Ukraine has been a source, transit and increasingly destination country for human trafficking since the early 1990s. Men, women, and children are trafficked for the purposes of forced labor, sexual exploitation, forced begging and other forms of exploitation. The main countries of destination have been the Russian Federation, Poland and Turkey.
Ukraine is now facing an increase in the scale of human trafficking, resulting from the high number of persons fleeing the Donbas Region and Crimea to other regions of Ukraine and to other countries. The displaced population is extremely vulnerable, and requires targeted safe migration and trafficking prevention advice, as they are particularly targeted by unscrupulous intermediaries who offer brokerage services for emigration and receiving refugee status abroad.
Address new challenges faced in countering trafficking in persons in Ukraine and present targeted interventions for a strong national counter-trafficking response.
According to the International Organization for Migration (IOM), an estimated 120,000 people have been trafficked in Ukraine since 1991. To fight this form of modern-day slavery, USAID is working in partnership with IOM, the Government of Ukraine, and local civil society organizations (CSOs) to counter trafficking in persons.
USAID’s Counter Trafficking in Persons (CTIP) Program, implemented by IOM, works with key stakeholders to increase their capacity to advocate for, raise awareness of, identify, refer, and assist victims of trafficking (VoTs).
Advocacy: USAID, IOM and our civil society partners are working closely with the Ministry of Social Policy to provide expert analysis and input into Ukraine’s Law on Counter-Trafficking in Persons, the National CTIP Referral Mechanism, and the new State CTIP Program for 2016-2020. USAID’s partners are actively engage in advocacy to ensure draft policies, regulations and legislation focus on our four CTIP principles of Prevention, Prosecution, Protection and Partnership.
Awareness raising: USAID’s partners raise awareness about the risks of trafficking among Ukrainians through creative and innovative campaigns at the grassroots and national levels using peer-to-peer approaches, art, and media. For example, the 2015 Invisible in Plain Sight public art installation (see photo) highlighted the plight of trafficked persons and was seen by over one million people in five cities across Ukraine.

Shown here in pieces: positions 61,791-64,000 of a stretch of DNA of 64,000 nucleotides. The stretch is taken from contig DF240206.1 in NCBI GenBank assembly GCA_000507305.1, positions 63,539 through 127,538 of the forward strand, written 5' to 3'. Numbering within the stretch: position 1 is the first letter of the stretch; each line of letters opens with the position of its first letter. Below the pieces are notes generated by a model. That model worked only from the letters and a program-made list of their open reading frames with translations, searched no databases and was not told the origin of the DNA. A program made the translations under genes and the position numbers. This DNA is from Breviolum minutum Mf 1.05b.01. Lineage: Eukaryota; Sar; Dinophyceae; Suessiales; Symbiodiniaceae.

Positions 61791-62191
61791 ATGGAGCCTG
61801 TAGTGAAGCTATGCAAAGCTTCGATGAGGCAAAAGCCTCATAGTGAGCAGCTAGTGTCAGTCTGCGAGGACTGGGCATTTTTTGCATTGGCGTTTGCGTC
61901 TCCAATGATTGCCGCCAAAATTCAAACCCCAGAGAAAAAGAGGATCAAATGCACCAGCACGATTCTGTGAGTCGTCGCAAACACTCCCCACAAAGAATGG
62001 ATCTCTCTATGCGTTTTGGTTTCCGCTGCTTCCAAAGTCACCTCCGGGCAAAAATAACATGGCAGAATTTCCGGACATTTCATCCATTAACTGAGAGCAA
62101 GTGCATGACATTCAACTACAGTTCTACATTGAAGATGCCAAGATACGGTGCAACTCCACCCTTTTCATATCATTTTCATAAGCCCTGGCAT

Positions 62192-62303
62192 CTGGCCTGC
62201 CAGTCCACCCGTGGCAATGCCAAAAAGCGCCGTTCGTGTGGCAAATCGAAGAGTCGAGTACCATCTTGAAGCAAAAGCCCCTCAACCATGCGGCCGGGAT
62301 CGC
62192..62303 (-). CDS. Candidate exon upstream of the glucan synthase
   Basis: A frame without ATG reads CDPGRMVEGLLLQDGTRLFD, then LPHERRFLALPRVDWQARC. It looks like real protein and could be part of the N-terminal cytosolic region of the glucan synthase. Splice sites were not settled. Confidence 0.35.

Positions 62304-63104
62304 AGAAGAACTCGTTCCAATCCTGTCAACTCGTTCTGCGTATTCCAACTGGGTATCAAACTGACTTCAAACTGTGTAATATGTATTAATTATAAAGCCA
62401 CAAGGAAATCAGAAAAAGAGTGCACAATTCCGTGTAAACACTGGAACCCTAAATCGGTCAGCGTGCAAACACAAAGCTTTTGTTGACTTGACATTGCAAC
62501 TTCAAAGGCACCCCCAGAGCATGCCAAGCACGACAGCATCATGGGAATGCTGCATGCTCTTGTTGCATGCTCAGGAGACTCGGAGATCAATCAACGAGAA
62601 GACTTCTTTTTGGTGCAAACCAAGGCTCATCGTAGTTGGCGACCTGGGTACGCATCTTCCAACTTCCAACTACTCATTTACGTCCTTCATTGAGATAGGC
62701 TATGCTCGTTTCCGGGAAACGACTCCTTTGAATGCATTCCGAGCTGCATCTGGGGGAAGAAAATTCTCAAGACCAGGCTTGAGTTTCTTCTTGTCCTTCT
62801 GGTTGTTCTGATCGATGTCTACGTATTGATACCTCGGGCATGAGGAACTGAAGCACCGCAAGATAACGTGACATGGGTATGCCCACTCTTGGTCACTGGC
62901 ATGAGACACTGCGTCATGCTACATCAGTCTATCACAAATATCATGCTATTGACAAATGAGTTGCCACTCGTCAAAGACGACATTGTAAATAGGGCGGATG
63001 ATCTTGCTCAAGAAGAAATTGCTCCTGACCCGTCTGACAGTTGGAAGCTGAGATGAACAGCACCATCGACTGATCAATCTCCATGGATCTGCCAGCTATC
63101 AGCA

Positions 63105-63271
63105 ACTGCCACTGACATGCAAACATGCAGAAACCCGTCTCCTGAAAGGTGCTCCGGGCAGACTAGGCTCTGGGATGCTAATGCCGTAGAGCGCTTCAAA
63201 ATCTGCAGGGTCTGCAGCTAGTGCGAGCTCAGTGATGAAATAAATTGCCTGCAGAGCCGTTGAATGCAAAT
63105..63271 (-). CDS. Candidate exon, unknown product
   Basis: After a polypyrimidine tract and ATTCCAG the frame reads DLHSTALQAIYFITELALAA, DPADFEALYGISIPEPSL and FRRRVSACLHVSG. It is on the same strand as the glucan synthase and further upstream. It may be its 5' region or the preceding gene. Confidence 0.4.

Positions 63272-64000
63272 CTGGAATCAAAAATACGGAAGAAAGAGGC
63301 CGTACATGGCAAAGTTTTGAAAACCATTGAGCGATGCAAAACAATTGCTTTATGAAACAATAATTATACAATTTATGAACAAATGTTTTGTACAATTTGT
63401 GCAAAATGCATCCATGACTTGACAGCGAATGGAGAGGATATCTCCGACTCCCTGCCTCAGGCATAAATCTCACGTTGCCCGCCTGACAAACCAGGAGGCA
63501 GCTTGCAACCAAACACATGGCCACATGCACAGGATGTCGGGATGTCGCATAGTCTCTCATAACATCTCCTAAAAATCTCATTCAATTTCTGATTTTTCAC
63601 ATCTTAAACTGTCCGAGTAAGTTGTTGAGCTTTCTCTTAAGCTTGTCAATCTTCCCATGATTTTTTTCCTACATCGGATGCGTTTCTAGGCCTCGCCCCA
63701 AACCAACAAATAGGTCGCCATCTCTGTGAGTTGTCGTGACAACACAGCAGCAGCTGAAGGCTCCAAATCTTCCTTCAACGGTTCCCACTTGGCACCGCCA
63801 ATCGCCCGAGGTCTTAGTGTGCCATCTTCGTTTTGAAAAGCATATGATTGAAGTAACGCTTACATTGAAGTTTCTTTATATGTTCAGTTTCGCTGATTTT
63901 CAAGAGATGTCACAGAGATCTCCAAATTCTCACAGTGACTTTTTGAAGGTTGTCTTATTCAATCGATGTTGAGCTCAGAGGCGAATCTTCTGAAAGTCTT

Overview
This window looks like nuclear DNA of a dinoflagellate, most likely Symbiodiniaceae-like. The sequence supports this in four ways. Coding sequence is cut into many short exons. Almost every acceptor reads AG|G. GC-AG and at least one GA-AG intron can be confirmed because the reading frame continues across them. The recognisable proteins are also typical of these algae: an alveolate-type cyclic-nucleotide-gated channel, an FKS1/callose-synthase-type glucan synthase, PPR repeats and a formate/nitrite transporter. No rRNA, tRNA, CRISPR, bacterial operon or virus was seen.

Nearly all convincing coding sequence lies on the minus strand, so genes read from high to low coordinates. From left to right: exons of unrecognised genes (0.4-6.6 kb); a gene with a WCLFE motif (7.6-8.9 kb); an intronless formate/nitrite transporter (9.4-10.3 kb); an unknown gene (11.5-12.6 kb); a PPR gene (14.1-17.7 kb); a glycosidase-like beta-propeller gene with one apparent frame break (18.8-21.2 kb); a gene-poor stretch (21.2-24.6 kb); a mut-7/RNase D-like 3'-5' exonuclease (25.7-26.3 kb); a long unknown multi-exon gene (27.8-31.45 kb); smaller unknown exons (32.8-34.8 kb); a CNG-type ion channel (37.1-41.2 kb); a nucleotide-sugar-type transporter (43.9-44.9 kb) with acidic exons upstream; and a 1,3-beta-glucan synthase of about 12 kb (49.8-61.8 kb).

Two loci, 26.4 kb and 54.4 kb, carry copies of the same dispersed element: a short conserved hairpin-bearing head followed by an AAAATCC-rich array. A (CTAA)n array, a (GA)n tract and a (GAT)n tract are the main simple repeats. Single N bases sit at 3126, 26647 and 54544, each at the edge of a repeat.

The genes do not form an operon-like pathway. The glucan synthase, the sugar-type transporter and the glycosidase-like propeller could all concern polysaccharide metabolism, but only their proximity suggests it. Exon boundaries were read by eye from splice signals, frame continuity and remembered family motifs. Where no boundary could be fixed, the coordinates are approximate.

Capacity Building: USAID works in 10 regions of Ukraine to build local capacity to implement Ukraine’s National Referral Mechanism. More than 3,600 representatives of local governments, CSOs and other stakeholders have trained on how to identify, refer, and assist VOTs. USAID is also continuing its support to the 28-member strong Ukrainian NGO Coalition against Human Trafficking to enable the coalition to advocate for improved prevention, prosecution, and protection of VOTs.
Reintegration: Since 2009, USAID has assisted more than 2,200 VOTs reintegrate back into their communities and economies. In 2016, USAID supported nearly 800 VOTs with education, vocational training, business training, and entrepreneurial micro-grants. By the end of the year, some 90% of recipients were either employed or studying, demonstrating strong reintegration.
Prevention: Responding to the prevalence of young adults among victims, USAID’s trafficking prevention efforts focus special attention on reaching out to young audiences. An interactive computer-based CTIP training was endorsed by the Ministry of Education and Science of Ukraine and introduced into the educational system throughout 2016. Other outreach efforts by USAID-supported CSOs in 2016 directly reached over 7,000 citizens at risk of trafficking.
USAID continues to support a toll-free National Counter-Trafficking and Migrant Advice Hotline, which in 2015 provided advice and referrals to over 10,000 callers.
Last updated: March 07, 2017